International migration is not a new phenomenon for globetrotting Indians who, today, constitute more than 25 million living in different countries around the world. After India’s independence, the first wave of migration saw Indians moving to the United States, United Kingdom, Canada and Australia, and with a smaller number to Western Europe. This flow began in the early 1950s and continued until the mid-1970s. During these periods, Indians from other parts of the world – especially from former colonies – also migrated to these countries as ‘twice migrants’ (Bhachu 1985). The second wave of migration took place when Indians moved to oil-exporting countries in the Middle East spanning the Persian Gulf; the six countries belonging to the Gulf Cooperation Council (GCC) – the United Arab Emirates (UAE), Saudi Arabia, Oman, Kuwait, Bahrain and Qatar. Although Indian migration to the Persian Gulf started as early as the 1930s after oil was discovered in the region (Khadria 2006; Pradhan 2010), large-scale migration only took place in the early 1970s as a result of the price-hike in oil and the consequent large revenues, which accelerated the process of industrialisation and social change in the GCC states. This period was characterised by massive investment in social and economic infrastructure, which necessitated the service of a large number of foreign workers. As Gardner rightly points out,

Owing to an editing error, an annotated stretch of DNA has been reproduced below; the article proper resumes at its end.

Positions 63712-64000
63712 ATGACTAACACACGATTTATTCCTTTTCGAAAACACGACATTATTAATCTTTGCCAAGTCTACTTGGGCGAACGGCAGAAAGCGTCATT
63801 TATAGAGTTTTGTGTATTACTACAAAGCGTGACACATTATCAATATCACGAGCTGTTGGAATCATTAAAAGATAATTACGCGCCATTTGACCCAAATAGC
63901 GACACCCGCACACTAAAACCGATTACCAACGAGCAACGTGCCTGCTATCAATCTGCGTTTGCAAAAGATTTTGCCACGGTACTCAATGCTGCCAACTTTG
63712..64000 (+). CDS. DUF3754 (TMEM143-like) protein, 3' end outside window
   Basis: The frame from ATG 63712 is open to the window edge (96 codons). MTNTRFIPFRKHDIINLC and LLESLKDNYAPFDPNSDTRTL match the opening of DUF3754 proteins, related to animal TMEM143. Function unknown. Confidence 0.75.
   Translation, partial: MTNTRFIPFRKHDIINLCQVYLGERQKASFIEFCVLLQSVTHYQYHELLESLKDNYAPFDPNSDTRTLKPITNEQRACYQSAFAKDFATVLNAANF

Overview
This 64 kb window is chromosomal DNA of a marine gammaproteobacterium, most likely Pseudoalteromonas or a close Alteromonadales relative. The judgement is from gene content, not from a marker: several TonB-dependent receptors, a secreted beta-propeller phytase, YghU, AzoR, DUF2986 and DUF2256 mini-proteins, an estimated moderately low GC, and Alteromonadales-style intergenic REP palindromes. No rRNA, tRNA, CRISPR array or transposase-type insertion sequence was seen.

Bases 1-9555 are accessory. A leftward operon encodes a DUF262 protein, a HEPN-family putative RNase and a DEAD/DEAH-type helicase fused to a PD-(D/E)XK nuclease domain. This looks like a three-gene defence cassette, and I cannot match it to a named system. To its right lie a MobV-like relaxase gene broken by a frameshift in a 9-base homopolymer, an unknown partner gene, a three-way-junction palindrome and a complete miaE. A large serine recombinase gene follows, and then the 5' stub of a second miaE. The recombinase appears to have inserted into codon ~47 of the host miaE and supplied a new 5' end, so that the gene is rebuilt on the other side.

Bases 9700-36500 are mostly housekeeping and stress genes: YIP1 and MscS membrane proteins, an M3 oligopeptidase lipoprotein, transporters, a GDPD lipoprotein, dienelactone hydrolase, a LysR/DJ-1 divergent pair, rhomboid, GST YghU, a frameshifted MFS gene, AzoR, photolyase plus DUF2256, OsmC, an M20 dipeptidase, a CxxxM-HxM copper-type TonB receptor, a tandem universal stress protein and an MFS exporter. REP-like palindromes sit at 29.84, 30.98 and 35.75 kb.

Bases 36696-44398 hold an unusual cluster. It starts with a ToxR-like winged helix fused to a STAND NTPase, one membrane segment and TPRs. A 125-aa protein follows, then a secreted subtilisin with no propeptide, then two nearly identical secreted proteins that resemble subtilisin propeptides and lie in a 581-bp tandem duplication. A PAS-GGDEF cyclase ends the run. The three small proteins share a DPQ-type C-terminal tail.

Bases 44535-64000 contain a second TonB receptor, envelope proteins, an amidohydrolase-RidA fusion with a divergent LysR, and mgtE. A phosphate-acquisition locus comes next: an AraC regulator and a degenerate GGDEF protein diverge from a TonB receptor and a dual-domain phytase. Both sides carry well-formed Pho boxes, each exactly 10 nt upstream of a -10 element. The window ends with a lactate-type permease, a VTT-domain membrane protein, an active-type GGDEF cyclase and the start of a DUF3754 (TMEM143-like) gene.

each of the states configured modernization and economic diversification plans to make use of this wealth, and those plans required heavy infrastructural development: cities would grow; highways would be constructed; electricity would be generated; new industries would prosper; universities, mosques, stadiums, hospitals, and federal buildings would be constructed and staffed.